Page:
I would like to validate the argument to a function before its action is executed. The main concern is the passing of a void variable. How can I trap this?

(defun is-it-bound(item)
  (if (boundp 'item)
      (message "bound")
    (message "not bound")))

This doesn't work if I pass in a non-existent/undefined variable. Instead of getting "not bound", I get the "void-variable" explosion immediately. I want something like exception handling, so that I can trap the error.

I tried condition-case but the results are the same.

(defun is-it-bound(item)
  (condition-case nil
      (boundp 'item)
    (void-variable "%s" "void variable!" )

It looks like the argument is evaluated before being passed into the function. Is that correct?

In other languages, this is a no-brainer. But here, I need help getting it sorted. It's a brainer for me.


1 Answer 1


Yes, in Emacs Lisp, as in Common Lisp and most other Lisps, arguments are evaluated before evaluating the body of the function.

This is called "applicative" order evaluation. The opposite (passing the args unevaluated to the body, which evaluates them only as needed) is called "normal" order evaluation. (Well, there are actually multiple kinds of evaluation "as needed", but that's a detail here.)

Among other things, this means that you can end up with "wrong" (that is, perhaps unexpected) answers or infinite evaluation with Lisp. As one example, you can't define if as a function (you can define it as a macro, as Lisp macros don't evaluate their args before evaluating the body): each of the "consequence" args gets evaluated before the body of the function.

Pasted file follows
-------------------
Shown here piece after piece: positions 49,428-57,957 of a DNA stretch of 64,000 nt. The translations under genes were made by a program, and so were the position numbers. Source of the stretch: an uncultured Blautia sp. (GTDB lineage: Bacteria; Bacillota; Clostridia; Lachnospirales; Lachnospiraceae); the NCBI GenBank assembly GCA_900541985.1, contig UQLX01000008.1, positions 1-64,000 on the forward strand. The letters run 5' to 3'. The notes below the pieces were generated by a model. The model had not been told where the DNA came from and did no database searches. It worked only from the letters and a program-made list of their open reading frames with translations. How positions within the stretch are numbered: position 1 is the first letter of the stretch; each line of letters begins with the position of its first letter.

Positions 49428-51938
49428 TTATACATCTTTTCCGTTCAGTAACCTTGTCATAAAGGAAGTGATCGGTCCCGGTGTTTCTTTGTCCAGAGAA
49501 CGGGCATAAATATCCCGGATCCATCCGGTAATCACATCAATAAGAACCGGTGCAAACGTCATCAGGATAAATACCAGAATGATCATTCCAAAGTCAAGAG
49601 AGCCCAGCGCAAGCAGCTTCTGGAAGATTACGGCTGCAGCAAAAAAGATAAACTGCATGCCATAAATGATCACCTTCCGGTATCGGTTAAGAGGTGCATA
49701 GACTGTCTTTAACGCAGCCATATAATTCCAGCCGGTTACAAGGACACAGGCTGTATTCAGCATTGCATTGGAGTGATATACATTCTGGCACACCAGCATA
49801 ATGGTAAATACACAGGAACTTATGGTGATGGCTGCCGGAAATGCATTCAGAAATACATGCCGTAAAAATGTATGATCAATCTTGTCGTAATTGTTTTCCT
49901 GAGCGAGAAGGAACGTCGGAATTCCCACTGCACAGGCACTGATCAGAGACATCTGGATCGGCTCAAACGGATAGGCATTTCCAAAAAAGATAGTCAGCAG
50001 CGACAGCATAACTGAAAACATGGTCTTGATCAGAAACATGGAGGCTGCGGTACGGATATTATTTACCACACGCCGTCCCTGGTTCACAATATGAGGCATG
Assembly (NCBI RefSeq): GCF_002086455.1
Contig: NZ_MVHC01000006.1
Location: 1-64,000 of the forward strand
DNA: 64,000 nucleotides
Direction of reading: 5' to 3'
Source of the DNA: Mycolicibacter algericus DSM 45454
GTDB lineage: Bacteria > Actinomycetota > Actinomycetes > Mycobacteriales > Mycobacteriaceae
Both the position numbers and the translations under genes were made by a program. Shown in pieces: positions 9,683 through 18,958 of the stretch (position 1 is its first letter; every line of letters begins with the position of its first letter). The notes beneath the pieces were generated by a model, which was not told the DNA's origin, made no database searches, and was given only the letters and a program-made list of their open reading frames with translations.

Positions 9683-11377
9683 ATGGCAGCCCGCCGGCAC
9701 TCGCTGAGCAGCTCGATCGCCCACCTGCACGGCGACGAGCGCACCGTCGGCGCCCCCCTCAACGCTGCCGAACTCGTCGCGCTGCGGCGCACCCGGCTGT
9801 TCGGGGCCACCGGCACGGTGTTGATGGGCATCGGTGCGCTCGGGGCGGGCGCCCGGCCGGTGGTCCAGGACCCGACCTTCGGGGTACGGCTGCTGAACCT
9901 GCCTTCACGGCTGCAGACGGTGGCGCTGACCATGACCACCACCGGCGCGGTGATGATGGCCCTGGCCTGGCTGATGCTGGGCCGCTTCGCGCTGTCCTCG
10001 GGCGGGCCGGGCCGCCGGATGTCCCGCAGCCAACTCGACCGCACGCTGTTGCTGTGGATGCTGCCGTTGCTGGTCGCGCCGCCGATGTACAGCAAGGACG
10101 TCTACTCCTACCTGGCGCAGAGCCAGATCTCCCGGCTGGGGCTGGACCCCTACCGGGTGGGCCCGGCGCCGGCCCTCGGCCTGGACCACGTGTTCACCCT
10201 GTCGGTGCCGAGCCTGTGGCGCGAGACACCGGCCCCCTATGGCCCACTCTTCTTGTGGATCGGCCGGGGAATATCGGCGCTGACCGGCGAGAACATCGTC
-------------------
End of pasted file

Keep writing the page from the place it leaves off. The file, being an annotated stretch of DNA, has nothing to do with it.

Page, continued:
But I sense that you might have another question behind this one. That is, I suspect this is an X-Y question. Instead of trying to figure out how to do what you think you need to do, try asking how to do what you really want to do. ;-)

You say that your "main concern is the passing of a void variable." As you've seen, that's impossible - the function itself binds the arguments as local variables. Try to express your concern as a (separate) question.

Note that if what you want to do is "pass a variable", and not pass the variable's value, then you can do that in either of these ways. The first (use a function) is almost always preferable.

  1. Have callers of the function pass 'the-variable, not just the-variable to it. Quoting means that when the function is called it's passed the result of evaluating the quoted symbol, which is the symbol (the-variable). Note that the function can do whatever it wants with the symbol, including, but not limited to, treating it as a variable.

  2. Define a macro instead of a function. The macro body need not evaluate the variable passed to it as argument. (The macro body can do whatever else you want, to produce code that then gets evaluated.)

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